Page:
The most common hobbies and rituals among motorcyclists

Only true motorcyclists can understand the close bond that is generated with their two-wheeled frame.

Oliver Thansan
Oliver Thansan
22 May 2023 Monday 15:30
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The most common hobbies and rituals among motorcyclists

Only true motorcyclists can understand the close bond that is generated with their two-wheeled frame. And this relationship has nothing to do with the one that usually exists between a motorist and his car. And it is logical: on a motorcycle he travels -most of the time- alone, punished by inclement weather when it is present and with physical risk.

The feeling of helplessness is much greater than in the car and it all depends on that engine continuing to pull and those brakes continuing to be able to act when we need them. And in these circumstances there is an unconscious tendency to see the motorcycle as something more and to surround oneself with those hobbies and rituals that all motorcyclists have, even if they do not confess them. How many will biker readers recognize themselves in?

The vast majority of motorcyclists when they refer to their machine do so with a diminutive, a nickname or directly a name. Rarely, very seldom will you hear an owner refer to his motorcycle simply by a make and model, in the same way that no dog or cat owner refers to his beloved animal simply in terms of its breed or age but rather by its name.

The biker is usually quite superstitious (MotoGP riders would need a chapter for themselves). Even those who deny being so privately acknowledge that there are a number of routines that are never skipped before hitting the road. It is about seeking, again unconsciously, that protection against the feeling of helplessness and the variety is enormous: always get on the bike on the same side, cross yourself several times, always put on a certain item of clothing, always put on your equipment in a certain order. ...

Why deny that this widespread mania hides a point of narcissism: there are many bikers who at least once looked for their reflected image in a shop window to see how "cool" they look on their motorcycle. A bit of forgivable vanity due to the unquestionable reality that whoever rides a motorcycle can never see himself on top of his saddle and takes the opportunity to do so. After all, the motorcycle also has its aesthetics.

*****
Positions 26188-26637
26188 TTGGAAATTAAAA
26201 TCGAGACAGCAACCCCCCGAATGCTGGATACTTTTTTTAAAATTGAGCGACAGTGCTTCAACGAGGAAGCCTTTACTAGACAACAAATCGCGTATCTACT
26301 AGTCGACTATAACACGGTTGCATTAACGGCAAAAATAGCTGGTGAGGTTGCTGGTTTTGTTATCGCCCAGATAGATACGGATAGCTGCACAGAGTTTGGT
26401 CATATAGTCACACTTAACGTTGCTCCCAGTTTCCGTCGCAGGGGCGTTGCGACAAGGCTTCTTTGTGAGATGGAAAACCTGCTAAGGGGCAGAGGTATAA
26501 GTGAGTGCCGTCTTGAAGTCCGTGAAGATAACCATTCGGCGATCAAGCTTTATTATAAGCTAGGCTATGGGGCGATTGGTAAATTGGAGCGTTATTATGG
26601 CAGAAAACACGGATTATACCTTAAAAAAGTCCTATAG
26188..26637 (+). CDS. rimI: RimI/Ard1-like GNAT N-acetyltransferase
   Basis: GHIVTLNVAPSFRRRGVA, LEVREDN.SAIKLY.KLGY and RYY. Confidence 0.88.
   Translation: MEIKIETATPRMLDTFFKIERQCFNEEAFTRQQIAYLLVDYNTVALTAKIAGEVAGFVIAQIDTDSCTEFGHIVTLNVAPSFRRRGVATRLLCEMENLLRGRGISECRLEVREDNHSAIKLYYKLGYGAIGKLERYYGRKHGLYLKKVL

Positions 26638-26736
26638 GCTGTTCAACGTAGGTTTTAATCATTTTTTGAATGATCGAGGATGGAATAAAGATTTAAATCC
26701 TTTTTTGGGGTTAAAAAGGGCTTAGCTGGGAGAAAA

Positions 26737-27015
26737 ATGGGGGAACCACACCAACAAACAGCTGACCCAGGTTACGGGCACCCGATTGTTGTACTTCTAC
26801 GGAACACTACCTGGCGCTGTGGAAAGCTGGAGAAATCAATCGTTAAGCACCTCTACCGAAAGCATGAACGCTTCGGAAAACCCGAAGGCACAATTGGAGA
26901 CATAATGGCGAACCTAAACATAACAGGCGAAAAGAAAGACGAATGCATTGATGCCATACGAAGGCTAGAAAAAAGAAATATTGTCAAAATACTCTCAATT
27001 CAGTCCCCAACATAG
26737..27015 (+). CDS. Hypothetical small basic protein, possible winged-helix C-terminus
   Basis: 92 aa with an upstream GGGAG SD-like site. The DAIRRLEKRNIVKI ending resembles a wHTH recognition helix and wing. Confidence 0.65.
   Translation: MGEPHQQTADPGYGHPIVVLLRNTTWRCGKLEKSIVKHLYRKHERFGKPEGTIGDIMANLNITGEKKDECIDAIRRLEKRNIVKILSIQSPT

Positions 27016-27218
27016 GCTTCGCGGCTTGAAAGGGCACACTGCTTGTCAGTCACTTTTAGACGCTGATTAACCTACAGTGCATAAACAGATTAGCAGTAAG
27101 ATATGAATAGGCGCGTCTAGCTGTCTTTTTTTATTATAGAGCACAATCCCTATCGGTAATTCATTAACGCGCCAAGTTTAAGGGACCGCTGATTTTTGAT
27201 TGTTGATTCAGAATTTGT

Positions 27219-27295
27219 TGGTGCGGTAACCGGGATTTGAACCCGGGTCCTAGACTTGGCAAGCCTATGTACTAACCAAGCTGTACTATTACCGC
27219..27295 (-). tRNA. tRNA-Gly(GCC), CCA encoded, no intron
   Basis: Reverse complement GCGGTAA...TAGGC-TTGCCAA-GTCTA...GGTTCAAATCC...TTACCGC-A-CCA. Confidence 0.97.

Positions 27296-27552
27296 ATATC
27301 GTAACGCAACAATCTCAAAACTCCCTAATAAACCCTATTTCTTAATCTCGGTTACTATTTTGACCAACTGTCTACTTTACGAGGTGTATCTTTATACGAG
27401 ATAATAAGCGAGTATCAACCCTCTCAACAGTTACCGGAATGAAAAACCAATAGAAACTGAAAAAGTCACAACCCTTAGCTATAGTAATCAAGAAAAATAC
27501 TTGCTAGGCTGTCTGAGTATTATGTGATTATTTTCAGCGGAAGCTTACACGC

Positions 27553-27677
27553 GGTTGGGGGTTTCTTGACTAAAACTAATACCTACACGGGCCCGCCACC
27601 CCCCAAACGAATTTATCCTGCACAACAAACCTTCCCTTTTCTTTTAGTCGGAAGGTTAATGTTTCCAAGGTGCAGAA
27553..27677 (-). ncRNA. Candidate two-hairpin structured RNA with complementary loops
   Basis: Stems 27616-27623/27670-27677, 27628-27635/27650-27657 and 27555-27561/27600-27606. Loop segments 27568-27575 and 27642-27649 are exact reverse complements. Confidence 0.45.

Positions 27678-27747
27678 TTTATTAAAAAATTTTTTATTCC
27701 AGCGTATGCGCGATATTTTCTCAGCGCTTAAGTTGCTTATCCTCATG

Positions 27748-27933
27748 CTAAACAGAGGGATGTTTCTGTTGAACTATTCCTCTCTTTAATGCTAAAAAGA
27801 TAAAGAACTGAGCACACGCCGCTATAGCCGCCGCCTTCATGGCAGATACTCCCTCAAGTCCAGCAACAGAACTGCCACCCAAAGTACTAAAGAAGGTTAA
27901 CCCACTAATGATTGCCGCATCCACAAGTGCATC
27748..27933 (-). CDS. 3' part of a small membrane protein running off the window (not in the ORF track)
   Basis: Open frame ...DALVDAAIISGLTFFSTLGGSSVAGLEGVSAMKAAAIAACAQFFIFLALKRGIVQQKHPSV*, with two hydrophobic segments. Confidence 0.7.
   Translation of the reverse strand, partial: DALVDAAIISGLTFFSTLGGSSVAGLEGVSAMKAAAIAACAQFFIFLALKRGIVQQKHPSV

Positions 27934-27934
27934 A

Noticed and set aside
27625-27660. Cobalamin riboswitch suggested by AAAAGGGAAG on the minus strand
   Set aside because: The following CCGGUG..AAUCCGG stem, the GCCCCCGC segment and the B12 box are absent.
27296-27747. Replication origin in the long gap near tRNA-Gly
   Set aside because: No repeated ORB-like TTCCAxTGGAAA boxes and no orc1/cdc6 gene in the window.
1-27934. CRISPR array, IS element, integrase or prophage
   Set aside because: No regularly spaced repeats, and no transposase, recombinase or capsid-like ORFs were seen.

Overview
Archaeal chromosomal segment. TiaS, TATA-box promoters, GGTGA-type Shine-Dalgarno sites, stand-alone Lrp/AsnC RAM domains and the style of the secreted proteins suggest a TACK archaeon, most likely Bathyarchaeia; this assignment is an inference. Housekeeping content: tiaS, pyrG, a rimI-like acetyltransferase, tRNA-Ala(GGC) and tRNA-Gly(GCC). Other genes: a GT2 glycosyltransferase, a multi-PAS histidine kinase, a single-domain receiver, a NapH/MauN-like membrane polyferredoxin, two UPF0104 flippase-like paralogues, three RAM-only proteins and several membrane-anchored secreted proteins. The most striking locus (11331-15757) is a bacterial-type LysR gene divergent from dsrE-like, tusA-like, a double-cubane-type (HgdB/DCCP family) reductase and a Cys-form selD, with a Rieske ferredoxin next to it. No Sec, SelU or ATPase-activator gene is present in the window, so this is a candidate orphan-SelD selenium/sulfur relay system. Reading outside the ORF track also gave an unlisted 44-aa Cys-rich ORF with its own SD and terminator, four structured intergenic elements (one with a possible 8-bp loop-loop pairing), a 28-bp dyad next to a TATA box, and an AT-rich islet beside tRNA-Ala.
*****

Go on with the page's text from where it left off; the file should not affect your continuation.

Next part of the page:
When two bikers meet on the road they always greet each other; making the V with the fingers, showing the thumb or raising a leg if at that moment one hand cannot be released from the handlebars, but the greeting between bikers is a sacred liturgy on the road. As it is to stop to lend a hand to a colleague in need. There is an unwritten but real brotherhood that seeks to find protection in a hostile environment assuming that only another biker is capable of understanding your situation.

There is no logical explanation but, perhaps due to the unconscious fear of having left it on or as a mere compulsive tic, it is true that the habit of repeatedly pressing the indicator button exists among most motorcycle drivers, especially when stopped at a traffic light or driving straight at a good speed.

When you have been riding in the same gear for a long time -in sixth gear, for example, on the highway or fast road- it is not uncommon for there to be riders who downshift for a few kilometers just to change, out of sheer monotony. Dynamically, the engine appreciates it, although it is usually a gesture caused more by boredom than by technique.

This compilation of biker hobbies could not miss what is probably the most widespread of all and is singing at the top of your lungs under your helmet while driving. Confident that the noise of the engine and the air will drown out their bellowing, there are legions of bikers who give it their all emulating their favorite singers when they are in full swing. Obviously, if intercom and hands-free systems are used - increasingly popular - it is no longer so easy.

The arrival of cameras integrated into smartphones has further enhanced the well-known taste of the biker parish for photographs and selfies. People on two wheels love to take pictures of their motorbike, their partner riding the motorbike, both riding the motorbike and taking selfies next to the motorbike... It's universal; no matter what continent it is, where there is a proud motorcyclist there will immediately be a camera.